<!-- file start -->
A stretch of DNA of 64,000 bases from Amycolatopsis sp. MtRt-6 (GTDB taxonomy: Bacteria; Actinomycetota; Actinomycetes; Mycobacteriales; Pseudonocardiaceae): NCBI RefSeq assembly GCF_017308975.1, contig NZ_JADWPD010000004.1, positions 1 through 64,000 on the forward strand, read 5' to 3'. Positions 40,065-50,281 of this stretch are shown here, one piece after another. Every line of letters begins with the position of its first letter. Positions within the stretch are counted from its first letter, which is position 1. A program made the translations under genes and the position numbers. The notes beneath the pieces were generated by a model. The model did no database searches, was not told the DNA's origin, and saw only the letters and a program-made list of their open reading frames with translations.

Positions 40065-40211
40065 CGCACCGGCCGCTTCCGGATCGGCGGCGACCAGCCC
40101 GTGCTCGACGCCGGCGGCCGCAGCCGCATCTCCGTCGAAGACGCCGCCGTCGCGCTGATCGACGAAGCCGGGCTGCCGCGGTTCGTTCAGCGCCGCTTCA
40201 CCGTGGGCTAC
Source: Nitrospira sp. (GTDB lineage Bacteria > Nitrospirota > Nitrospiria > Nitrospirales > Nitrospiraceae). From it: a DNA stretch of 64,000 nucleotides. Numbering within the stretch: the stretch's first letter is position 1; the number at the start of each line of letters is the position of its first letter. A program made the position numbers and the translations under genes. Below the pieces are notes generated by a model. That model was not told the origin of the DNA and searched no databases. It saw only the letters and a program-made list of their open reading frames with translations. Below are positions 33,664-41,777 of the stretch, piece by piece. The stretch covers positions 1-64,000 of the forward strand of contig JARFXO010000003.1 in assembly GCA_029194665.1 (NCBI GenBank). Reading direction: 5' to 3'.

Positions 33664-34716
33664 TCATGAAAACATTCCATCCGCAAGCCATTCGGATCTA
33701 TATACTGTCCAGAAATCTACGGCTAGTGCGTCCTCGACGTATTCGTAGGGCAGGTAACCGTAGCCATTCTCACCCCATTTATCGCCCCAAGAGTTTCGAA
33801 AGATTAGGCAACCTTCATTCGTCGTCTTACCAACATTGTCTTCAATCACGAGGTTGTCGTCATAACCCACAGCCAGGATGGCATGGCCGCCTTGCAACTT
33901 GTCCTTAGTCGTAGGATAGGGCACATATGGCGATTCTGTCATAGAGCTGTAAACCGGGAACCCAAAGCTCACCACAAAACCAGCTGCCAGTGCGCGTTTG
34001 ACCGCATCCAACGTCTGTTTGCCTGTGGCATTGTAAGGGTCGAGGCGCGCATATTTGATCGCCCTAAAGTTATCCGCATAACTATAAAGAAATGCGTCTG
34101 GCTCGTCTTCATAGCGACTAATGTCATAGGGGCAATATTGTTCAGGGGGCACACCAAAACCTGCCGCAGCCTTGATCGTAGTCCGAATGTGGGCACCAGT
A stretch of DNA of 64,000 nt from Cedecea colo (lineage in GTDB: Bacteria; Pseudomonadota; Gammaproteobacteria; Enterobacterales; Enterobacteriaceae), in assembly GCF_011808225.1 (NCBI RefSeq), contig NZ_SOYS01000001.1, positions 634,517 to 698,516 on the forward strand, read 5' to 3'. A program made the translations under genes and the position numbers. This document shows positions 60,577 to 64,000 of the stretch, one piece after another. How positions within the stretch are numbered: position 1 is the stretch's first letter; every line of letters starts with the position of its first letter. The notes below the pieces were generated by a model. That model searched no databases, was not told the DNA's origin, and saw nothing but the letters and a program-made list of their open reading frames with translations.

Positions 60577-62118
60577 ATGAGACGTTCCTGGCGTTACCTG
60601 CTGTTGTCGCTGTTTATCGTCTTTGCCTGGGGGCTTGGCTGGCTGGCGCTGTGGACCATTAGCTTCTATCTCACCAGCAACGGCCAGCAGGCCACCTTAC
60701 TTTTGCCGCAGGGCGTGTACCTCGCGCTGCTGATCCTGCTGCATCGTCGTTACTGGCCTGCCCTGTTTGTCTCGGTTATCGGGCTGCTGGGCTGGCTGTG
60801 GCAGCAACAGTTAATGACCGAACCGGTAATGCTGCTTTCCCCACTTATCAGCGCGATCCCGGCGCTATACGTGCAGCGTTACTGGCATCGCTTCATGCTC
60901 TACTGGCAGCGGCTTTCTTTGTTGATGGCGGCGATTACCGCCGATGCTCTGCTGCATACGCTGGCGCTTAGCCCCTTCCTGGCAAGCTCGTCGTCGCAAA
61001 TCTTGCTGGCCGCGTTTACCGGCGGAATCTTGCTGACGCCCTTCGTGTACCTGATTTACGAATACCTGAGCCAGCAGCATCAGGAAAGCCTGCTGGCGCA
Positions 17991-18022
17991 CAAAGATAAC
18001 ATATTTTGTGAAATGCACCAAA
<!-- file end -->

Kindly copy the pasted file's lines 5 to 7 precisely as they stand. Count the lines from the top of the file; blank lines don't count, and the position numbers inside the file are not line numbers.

40201 CCGTGGGCTAC
Source: Nitrospira sp. (GTDB lineage Bacteria > Nitrospirota > Nitrospiria > Nitrospirales > Nitrospiraceae). From it: a DNA stretch of 64,000 nucleotides. Numbering within the stretch: the stretch's first letter is position 1; the number at the start of each line of letters is the position of its first letter. A program made the position numbers and the translations under genes. Below the pieces are notes generated by a model. That model was not told the origin of the DNA and searched no databases. It saw only the letters and a program-made list of their open reading frames with translations. Below are positions 33,664-41,777 of the stretch, piece by piece. The stretch covers positions 1-64,000 of the forward strand of contig JARFXO010000003.1 in assembly GCA_029194665.1 (NCBI GenBank). Reading direction: 5' to 3'.

Positions 33664-34716